The spiritual path to lasting well-being often requires small steps, which is a challenge for an all-or-nothing person like me.

As much as I want to be healthy and serene, I’m tempted to engage in behaviors that keep me stuck.

Sometimes I just want the comfort of snacking on a big bag of Twix fun-size candy bars or digging into a pint of ice cream. If junk food isn’t available, I make do with junk food for my mind: scrolling on my phone or watching TV for hours, often reruns so familiar I can quote from them. These are my favorite—but far from my only—ways to halt a familiar cycle of overwhelming anxiety and dread, caused by my fear of coming up short or letting people down.

I have so often thought Everything will be okay when ____. When I make the next deadline. When money isn’t so tight. When work isn’t so crazy. When the laundry is caught up. I thought “okay” was an attainable life level that was located outside myself. But I rarely reach “okay.” And even if I do, the experience is short-lived.

Listening to a Different Inner Voice

Turns out my ego has a loud voice, and I let it drown out the divine, the spiritual, the part of me that is so much more than human. To find peace of mind, I realize I need to listen to my spiritual self. Really listen. And I need to act, which is daunting because it sounds like work. But I want to be well, and I know that inner work is necessary to make real, lasting progress with the outer work.

I also know from years of frustration that trying to overhaul my life with grand plans for improvement leads to feelings of failure. This time I started with small steps that felt manageable.

To find peace of mind, I realize I need to listen to my spiritual self. Really listen.

Gratitude, Mindfulness, and Silence

I begin with a prayer of gratitude upon waking. In the evening, I take stock of the day’s events, large and small, and say a prayer of “thank you” before falling asleep. Beginning and ending the day with gratitude prompts me to look for things to be grateful for. That means my mind has less time to wander into “Everything will be okay when …” territory.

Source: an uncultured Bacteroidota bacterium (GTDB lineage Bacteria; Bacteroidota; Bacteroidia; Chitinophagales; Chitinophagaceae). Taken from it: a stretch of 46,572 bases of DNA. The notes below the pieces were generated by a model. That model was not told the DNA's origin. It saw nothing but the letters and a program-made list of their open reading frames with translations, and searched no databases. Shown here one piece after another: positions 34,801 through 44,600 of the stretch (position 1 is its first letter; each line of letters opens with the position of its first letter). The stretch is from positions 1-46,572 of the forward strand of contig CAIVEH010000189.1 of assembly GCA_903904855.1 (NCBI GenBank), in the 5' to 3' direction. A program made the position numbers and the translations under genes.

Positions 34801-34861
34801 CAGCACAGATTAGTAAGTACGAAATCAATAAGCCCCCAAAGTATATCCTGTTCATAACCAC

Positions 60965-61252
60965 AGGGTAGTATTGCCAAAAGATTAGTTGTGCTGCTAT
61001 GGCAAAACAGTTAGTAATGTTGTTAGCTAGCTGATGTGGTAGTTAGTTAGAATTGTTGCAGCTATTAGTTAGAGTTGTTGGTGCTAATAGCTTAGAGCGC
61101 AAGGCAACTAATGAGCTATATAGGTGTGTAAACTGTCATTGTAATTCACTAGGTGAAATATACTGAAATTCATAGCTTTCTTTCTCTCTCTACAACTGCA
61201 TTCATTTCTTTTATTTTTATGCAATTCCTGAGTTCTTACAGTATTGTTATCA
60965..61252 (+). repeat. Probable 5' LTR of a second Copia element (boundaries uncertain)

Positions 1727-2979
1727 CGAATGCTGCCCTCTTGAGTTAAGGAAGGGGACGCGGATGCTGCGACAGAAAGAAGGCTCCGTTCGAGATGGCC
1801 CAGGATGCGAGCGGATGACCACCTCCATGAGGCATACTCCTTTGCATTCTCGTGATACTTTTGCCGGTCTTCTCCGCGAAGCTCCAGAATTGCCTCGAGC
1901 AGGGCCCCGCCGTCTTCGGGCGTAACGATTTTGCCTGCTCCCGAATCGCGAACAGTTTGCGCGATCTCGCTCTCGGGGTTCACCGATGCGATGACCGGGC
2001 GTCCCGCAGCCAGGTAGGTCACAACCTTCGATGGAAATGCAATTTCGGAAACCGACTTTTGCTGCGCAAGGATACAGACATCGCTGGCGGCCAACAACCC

I also want to stay present to my life and not drift into the easy comfort of distraction. I started by putting my phone down, for half an hour at first and then for longer. Once I realized I was okay without my phone, I discovered I had more time for other things. I turned off the TV, becoming more intentional about screen time. I planned for TV programming that I wanted to watch instead of just leaving it on. I finally got comfortable leaving my phone in another room.

I discovered I was avoiding being alone with my thoughts. Once I realized this, I mustered the courage to face them. I started talking to myself as if I were my own therapist. Why are you feeling this way? What is making you frustrated? Why did that conversation bother you?By pausing and recognizing feelings of fear and anxiety, I could examine them calmly and without judgment.

Now I am learning to meditate, to sit in silence and quiet my mind. Some days I just hear the refrigerator hum as I think about errands I need to run. But I have moments when I dismiss a thought and return to silence … and peace.

Some folks use the term monkey mind to describe distracting inner chatter. I have an entire zoo in my head. And I still hear it. But now I don’t feel defeated by it. If I’m patient and don’t fight the chatter, it grows quiet as I become more aware of the Divine.

I haven’t experienced a sweeping, miraculous change, but I am improving. My progress unfolds a little each day as I learn to listen to the right voice. My real voice.

This article appeared in Daily Word® magazine.

About the Author

Lila Herrmann is director of publishing for Unity World Headquarters.


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